6:57pm – Ohariu is shaping into the most clearcut three-horse race ever. National has retaken second position, and Dunne leads by 3.1% with 9 of 46 counted. Ohariu is on the outskirts of Wellington, and presumably the more urban booths are yet to come in, and will favour Labour.
6:55pm – As far as the key electorates, Rodney Hide is well in front in Epsom. National will win Tauranga. In Wigram, Jim Anderton is leading by 12% and is out of danger. Peter Dunne in Ohariu is only 2.9% ahead of Labour and could be in danger. The Maori Party look on track to win Te Tai Tonga, although the race has narrowed. They are falling further behind in the other two Labour-held Maori seats.
6:52pm – NZF is fading in the party vote, down to 4.3%, and has no chance in Tauranga. It’s looking all over for Winston.
6:49pm – Both ACT and the Greens are gaining ground in the party vote, and ACT has just ticked over from four seats to five.
6:48pm – In Peter Dunne’s seat of Ohariu, Labour has overtaken National and are now within 3 points of Dunne. Could this be the end of the road for New Zealand First AND United Future?
6:44pm – Maori lead in Te Tai Tonga is narrowing, down to 6 points, after peaking at 10 points. In Ikaroa-Rawhiti Labour is now ahead by 10 points, but Hauraki-Waikato has narrowed to four points.
6:40pm – Greens picking up support in the party vote. They had fallen to 6.1% but are back up to almost 6.3%.
6:38pm – Although very few votes have been counted in the key minor party seats, 13% of booths have reported the party vote. National, on 62 seats, has a slim majority in a 122-seat chamber, and a more solid majority with 67 for National-ACT-UF.
6:18pm – A few more votes registered in Ikaroa-Rawhiti and Labour has increased its lead from 50-44 to 51-43.
6:09pm – New Zealand First is performing quite well on the party vote, but the vote is starting to drift downwards. It’s too early to say that NZF will return, and if NZF manage to return and the Maori Party gain all seven seats, then it will be harder for NAT/ACT to form a majority.
6:08pm – It appears that the count has slowed down in the key electorates. The only progress has been in Te Tai Tonga, where the gap is down to eight points, with Labour gaining 2%.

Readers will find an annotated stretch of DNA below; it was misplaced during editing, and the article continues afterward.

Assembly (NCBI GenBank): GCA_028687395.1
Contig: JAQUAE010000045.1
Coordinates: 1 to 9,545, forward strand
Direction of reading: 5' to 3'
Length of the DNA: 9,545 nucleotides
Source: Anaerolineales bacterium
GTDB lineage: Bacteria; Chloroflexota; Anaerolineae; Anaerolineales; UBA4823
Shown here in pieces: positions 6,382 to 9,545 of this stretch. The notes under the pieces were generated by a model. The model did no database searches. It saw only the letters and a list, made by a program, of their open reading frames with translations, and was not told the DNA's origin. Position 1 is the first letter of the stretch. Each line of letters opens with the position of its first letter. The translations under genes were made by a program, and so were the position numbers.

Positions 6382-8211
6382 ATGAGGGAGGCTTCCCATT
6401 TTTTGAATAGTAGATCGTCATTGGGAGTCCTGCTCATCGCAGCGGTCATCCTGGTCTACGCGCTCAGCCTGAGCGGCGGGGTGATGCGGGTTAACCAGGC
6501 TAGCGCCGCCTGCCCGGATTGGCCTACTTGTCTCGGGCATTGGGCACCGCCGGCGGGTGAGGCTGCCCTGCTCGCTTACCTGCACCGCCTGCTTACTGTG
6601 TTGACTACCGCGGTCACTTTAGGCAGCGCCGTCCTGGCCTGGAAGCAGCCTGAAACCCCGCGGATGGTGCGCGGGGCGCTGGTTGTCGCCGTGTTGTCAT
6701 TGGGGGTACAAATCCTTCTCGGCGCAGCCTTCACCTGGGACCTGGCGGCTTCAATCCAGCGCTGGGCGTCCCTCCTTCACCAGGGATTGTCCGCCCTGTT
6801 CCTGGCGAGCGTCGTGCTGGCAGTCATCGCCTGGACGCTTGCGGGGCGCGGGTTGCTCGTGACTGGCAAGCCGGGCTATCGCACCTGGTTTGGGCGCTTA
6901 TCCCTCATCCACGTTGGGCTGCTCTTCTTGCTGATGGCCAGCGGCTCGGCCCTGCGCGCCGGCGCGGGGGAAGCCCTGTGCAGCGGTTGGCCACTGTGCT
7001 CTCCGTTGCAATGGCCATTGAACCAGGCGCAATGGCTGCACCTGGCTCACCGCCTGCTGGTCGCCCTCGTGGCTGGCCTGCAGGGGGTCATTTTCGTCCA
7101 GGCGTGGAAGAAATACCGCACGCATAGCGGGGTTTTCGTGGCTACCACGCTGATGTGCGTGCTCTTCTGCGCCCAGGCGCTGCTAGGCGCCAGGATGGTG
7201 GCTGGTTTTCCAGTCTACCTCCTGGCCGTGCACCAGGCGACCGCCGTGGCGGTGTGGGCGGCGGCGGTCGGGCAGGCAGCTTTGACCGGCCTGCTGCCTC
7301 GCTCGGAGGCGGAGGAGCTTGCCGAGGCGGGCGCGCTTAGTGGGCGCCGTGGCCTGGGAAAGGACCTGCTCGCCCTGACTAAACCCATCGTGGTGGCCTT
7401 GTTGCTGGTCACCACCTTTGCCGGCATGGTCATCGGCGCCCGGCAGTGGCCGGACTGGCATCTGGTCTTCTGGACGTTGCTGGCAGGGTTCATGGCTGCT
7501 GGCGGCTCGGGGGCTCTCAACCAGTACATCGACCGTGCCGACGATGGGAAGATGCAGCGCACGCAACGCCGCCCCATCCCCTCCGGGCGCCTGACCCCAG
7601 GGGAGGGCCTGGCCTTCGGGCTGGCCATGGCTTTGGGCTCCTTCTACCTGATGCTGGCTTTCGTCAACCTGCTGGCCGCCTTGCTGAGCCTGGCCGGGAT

6:06pm – It appears very unlikely that Labour will form a government, although current projections of National winning a majority are unlikely to hold up.
6:02pm – In the party vote, with 5.9% counted, leans towards a National majority government. National has 48.7%, Labour 31.5%, Greens 6.2%, Maori 2.1%, ACT 3.3%, NZF on 4.6%, and Jim Anderton and Peter Dunne on track to be the sole MPs for their parties.
6:01pm – The Maori Party is strongly ahead in their four current seats. In the other three, the party is leading 47-37 in Te Tai Tonga (South Island) and trailing by 6% in the other two seats.
5:54pm – Jim Anderton is on 40% in Wigram, with National on 32%.
5:53pm – Rodney Hide is miles ahead in Epsom, polling over 60% with one booth in.
5:51pm – In Ohariu, UF leader Peter Dunne is only just ahead of Labour and National with two booths in. Dunne has 33%, with National on 28% and Labour on 27%.
5:49pm – Antony Green has pointed out that Labour gained 4%, National lost 4.5%, the Greens went up slightly and NZF went down slightly between the end of the counting of advance votes (which is where we are now) and the final count.
5:47pm – In Tauranga, with 2 of 38 booths counted, Simon Bridges of the National Party is on 61% with Winston Peters on 23%. It’s early, but not looking good.
5:41pm – Sorry about the delay. I’m onboard now. I suggest for more coverage you take a look at Pollbludger‘s coverage and Antony Green at the ABC. You can see raw results at the NZ elections website. I’ll come back in a minute with a summary of where we are at.
5:00pm – Polls just closed in New Zealand. I don’t know how long it will take before we start seeing results, but here we go…